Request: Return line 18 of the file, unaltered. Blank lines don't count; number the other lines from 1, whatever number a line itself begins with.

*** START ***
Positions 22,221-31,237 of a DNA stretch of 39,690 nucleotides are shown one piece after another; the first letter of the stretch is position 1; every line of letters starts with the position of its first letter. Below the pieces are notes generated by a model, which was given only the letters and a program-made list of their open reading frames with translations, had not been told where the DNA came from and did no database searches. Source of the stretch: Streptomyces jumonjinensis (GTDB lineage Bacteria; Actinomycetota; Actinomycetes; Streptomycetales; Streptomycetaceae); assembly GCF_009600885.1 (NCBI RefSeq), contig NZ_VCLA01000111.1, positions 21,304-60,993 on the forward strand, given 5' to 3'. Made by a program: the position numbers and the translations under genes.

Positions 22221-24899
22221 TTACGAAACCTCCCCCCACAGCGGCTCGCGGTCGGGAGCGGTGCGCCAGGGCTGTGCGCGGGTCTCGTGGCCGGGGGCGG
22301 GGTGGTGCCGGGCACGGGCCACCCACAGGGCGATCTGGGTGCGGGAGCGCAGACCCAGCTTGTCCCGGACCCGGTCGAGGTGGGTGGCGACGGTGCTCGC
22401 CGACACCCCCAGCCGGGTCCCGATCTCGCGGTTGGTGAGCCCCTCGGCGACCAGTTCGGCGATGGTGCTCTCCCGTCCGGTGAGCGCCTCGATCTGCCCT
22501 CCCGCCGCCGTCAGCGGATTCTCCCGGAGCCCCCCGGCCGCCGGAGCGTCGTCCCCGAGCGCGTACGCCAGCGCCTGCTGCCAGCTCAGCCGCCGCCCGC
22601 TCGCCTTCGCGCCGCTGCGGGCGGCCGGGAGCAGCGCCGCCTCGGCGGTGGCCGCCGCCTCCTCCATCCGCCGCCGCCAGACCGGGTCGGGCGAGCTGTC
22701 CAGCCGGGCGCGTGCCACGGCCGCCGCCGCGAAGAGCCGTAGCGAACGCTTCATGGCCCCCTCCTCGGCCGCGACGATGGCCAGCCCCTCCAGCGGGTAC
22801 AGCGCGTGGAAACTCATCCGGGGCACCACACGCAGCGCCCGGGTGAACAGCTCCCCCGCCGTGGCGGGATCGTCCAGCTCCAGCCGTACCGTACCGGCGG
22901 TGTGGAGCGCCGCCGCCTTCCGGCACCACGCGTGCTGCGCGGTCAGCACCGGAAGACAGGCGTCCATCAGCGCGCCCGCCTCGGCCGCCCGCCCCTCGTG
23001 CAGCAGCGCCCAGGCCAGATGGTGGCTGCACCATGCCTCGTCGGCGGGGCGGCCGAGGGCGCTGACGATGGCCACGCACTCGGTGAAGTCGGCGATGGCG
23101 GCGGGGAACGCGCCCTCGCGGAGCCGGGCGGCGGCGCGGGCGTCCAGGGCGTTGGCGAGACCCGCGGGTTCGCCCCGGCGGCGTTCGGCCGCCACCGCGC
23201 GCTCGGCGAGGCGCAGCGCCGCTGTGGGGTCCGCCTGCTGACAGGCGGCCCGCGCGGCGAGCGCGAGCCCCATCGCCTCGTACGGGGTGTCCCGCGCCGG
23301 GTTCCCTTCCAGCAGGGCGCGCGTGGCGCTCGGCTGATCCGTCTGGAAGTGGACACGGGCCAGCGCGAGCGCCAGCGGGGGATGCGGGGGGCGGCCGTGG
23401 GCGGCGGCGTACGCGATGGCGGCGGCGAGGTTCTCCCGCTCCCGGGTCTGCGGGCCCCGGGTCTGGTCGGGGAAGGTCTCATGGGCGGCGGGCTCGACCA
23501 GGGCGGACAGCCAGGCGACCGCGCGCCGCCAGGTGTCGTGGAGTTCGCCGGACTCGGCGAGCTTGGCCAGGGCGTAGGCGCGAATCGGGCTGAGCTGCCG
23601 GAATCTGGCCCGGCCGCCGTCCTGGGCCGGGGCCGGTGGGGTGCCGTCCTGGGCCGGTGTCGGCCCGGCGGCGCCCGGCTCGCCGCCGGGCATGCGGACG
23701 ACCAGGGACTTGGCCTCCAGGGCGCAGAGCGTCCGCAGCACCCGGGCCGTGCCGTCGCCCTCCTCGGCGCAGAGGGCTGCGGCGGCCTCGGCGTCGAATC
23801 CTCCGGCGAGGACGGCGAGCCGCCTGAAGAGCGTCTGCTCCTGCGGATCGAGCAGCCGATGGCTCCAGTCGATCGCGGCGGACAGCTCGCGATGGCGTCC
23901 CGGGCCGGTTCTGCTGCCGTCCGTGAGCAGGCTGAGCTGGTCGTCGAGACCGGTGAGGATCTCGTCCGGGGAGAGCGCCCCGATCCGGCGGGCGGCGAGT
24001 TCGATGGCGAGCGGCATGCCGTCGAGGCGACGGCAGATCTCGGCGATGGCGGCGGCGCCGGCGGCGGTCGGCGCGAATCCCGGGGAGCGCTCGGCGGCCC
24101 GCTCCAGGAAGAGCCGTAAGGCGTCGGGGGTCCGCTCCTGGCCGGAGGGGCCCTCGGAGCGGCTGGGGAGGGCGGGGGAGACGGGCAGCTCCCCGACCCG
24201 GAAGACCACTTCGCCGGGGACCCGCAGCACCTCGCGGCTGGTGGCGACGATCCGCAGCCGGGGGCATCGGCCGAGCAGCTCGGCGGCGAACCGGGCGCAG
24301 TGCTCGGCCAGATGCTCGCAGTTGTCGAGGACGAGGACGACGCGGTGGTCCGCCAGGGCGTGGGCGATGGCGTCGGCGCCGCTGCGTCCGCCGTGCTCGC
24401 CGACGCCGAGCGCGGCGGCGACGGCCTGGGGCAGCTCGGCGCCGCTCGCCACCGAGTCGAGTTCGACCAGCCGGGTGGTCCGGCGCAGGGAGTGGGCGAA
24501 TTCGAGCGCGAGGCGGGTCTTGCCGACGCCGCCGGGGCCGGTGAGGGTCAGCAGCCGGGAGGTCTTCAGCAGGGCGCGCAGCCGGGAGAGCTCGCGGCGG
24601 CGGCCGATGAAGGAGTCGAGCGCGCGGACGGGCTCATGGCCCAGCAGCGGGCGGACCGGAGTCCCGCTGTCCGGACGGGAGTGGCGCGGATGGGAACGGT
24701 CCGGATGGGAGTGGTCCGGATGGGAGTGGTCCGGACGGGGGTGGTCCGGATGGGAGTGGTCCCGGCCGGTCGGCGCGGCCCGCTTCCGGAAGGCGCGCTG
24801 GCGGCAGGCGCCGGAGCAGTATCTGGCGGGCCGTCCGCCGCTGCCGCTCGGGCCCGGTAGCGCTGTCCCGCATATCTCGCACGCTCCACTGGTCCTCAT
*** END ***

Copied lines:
23701 ACCAGGGACTTGGCCTCCAGGGCGCAGAGCGTCCGCAGCACCCGGGCCGTGCCGTCGCCCTCCTCGGCGCAGAGGGCTGCGGCGGCCTCGGCGTCGAATC